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Porphyrogenes peterwegei Burns, 2010
(Peter's Scarlet-eye)

Type Specimens
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Type Specimens
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Pinned Specimens
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Immatures photo collection
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Immatures photo collection
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Larval Foodplants
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Genitalia photo collection:

Distribution and Larval Foodplants:

Northwestern Costa Rica, recorded from the Area de Conservación Guanacaste (Prov. Alajuela) rainforests between 95m and 760m and scarcely between the rain forest and dry forest, and Estación Quebrada Bonita (near Jaco, Prov. Puntarenas).

Larval foodplants: Machaerium acuminatumfalciforme, floribundum, kegelii, salvadorense, seemannii, Machaerium sp. (Fabaceae), and Dichapetalum morenoi (Dichapetalaceae), but mostly on Machaerium seemannii.
 

Diagnosis

P. perewegei differs from described Porphyrogenes species by the absence of distal small white macules, thus having only a single, and very large, white macule in the middle of the forewing in females, and a unique combination of whitish (not brown) fringes with dark brown (not purplish black) ground color, tawny tufts at the base of dorsal hindwing and prominent (not barely defined) tornal lobe on the hindwing in males.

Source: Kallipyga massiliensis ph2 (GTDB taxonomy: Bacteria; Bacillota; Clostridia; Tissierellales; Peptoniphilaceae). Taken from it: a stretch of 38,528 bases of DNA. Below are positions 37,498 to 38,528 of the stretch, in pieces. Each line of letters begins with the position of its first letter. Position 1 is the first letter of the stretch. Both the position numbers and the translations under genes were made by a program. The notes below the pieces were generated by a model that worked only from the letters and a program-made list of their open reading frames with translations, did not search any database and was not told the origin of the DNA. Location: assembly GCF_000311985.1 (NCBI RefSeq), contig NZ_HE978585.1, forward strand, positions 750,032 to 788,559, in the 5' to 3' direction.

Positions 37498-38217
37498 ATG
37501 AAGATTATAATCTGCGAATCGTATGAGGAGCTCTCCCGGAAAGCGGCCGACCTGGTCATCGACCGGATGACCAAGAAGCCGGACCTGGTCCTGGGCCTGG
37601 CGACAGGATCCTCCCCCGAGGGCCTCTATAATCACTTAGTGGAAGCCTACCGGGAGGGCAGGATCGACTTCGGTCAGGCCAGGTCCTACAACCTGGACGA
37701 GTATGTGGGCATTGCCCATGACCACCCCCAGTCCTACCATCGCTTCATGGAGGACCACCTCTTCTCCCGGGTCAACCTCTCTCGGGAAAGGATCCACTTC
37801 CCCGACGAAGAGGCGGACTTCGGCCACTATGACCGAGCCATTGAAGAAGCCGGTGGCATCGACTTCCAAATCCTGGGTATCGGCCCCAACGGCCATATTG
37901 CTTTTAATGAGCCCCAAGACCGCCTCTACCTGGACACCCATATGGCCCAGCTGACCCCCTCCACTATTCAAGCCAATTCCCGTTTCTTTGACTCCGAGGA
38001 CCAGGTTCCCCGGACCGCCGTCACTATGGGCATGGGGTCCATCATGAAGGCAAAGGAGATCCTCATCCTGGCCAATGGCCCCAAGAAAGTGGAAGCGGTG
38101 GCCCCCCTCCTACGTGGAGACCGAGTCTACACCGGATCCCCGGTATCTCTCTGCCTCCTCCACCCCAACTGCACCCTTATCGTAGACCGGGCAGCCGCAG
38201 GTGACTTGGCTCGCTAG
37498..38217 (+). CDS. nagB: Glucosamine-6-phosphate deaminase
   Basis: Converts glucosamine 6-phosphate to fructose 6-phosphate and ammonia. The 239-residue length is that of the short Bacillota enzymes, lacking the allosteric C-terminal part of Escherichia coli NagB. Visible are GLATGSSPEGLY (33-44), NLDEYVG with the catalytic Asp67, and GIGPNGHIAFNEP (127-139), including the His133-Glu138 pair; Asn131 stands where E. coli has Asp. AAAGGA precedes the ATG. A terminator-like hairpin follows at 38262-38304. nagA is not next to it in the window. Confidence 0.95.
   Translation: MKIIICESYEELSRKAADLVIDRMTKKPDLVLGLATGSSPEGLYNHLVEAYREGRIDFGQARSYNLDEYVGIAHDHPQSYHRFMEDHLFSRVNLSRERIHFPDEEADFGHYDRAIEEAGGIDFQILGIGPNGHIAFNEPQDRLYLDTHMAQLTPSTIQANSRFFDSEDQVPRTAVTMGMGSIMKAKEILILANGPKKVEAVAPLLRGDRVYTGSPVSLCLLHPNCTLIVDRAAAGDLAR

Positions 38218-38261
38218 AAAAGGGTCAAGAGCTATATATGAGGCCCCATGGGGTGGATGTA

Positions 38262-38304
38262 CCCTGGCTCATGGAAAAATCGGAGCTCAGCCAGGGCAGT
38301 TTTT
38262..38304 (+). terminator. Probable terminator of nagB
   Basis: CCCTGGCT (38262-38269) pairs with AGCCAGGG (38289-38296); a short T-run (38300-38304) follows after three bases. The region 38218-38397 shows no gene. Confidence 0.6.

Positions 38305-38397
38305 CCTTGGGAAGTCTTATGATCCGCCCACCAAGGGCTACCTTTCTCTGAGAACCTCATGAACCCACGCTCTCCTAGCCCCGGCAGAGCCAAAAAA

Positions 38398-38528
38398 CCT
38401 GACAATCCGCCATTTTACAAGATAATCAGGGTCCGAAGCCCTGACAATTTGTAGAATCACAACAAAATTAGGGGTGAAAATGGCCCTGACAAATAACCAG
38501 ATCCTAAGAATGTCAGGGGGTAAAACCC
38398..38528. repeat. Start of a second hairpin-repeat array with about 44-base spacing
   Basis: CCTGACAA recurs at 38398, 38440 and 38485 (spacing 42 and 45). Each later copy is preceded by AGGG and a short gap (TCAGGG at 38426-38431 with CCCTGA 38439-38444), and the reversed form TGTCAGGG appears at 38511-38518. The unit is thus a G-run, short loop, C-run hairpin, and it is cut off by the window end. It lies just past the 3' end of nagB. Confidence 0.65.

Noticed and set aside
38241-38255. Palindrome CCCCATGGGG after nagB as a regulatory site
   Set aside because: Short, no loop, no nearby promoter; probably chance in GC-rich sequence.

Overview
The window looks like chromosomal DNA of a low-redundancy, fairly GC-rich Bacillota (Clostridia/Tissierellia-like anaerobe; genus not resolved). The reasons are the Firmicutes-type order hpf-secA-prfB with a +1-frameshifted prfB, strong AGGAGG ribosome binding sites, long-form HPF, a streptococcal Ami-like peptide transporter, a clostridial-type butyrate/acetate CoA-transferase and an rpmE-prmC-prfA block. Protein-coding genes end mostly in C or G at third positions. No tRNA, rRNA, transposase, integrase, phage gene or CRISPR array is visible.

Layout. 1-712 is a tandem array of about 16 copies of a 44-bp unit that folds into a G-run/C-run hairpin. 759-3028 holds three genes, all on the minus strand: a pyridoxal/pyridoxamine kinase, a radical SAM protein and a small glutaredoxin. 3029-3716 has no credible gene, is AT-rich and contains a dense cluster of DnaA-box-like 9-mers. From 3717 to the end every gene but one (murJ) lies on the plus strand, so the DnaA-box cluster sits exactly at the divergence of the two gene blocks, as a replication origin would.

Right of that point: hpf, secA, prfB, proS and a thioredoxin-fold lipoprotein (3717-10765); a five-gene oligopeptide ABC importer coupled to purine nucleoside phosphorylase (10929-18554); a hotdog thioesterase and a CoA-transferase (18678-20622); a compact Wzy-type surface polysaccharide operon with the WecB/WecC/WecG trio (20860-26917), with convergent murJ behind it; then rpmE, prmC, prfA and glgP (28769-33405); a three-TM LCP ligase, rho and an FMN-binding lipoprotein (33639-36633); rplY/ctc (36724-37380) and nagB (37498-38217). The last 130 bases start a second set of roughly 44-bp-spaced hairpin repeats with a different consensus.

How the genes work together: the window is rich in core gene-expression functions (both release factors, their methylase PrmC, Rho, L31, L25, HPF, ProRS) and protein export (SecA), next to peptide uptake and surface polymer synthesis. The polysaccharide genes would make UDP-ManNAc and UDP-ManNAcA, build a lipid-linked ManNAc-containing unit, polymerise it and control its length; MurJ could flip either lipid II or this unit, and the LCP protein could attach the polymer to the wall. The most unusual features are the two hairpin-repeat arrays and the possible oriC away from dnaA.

Synonymy

 

Porphyrogenes peterwegei Burns, 2010

Proc. Ent. Soc. Wash. 112(1): 34, figs. 1 ♂ D, 2 ♂ V; 3 ♀ D, 4 ♀ V (holotype); 5 ♂ tegumen and uncus, 6 ♂ genitalia; 7 ♀ V, 8 ♀ L genitalia; 9 D, 10 L larva 2nd instar; 11 D, 12 DL larva 3rd instar, 13 D, 14 DL larva 4th instar; 15, 16 DL larva 5th (last) instar; 17 pupal shelter; 18 F, 19 D, 20 L pupa;  .

Original Combination: Porphyrogenes peterwegei

Type Locality: “Rio Blanco Abajo, Sector San Cristobal, Area de Conservación Guanacaste, Alajuela, Costa Rica, 500 m, latitude 10.90037, longitude -85.37254“

Types: Holotype in USNM.

 

Bibliography

Original description from:

Burns, John McLauren, Daniel H. Janzen, and Winifred Hallwachs 2010. Of many similar species in the Neotropical genus Porphyrogenes (Lepidoptera: Hesperiidae), a new one, repeatedly reared in Costa Rica, is relatively distinct. Proceedings of the entomological Society of Washington 112(1): 32-42, 20 figs., 1 tab.

p. 34-39, f. 1-20

Porphyrogenes peterwegei Burns,
new species

Diagnosis.—Females of Porphyro-  
genes always have one or more fore-  
wing spots (joined, in some species, to  
form a transverse band), whereas males  
(except for two species) are spotless.  
The female of P. peterwegei is unique in  
having only one spot—an outsized one  
in the center of the forewing (in cell  
CuA1-CuA2) (Figs. 3–4). Although  
females of a few other species have a  
similar large central spot, they also have  
a small distal spot (in cell M3-CuA1)